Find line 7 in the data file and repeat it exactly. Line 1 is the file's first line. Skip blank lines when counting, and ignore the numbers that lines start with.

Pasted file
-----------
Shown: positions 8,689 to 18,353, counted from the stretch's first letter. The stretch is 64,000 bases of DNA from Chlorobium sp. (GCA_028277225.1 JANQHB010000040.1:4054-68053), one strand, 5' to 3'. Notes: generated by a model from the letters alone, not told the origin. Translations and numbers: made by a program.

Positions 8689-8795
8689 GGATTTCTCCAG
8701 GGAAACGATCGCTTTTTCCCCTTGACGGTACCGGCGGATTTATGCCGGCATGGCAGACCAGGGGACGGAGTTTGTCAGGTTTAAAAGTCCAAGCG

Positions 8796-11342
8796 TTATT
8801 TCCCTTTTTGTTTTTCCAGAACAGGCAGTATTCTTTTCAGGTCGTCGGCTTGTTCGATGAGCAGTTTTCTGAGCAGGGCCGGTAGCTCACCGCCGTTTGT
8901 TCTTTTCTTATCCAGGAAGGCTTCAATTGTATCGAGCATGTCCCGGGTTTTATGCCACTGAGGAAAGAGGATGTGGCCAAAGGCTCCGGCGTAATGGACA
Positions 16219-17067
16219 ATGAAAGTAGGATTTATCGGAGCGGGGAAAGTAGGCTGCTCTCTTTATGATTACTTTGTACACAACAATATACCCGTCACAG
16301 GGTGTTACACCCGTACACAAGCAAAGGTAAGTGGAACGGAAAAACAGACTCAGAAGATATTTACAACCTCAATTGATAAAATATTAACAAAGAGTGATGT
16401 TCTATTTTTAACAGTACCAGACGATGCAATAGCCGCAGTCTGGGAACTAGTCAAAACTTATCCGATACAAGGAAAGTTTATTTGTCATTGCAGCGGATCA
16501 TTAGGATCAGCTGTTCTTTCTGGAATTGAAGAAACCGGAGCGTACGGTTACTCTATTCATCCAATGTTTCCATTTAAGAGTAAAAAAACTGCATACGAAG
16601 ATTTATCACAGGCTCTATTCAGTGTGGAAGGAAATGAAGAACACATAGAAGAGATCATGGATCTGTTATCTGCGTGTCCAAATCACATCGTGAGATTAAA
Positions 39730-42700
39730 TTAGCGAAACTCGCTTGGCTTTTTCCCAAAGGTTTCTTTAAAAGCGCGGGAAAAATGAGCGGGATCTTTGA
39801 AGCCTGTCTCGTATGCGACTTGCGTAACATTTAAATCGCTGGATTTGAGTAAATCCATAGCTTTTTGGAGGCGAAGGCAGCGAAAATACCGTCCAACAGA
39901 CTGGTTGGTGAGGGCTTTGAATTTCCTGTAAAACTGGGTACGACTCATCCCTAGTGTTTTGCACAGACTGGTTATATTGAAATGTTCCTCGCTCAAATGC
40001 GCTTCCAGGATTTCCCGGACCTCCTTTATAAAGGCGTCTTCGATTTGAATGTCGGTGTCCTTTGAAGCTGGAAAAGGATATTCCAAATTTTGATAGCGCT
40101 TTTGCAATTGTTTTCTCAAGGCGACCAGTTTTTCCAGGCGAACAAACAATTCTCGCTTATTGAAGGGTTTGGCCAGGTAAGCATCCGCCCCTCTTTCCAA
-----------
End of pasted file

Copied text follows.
8801 TCCCTTTTTGTTTTTCCAGAACAGGCAGTATTCTTTTCAGGTCGTCGGCTTGTTCGATGAGCAGTTTTCTGAGCAGGGCCGGTAGCTCACCGCCGTTTGT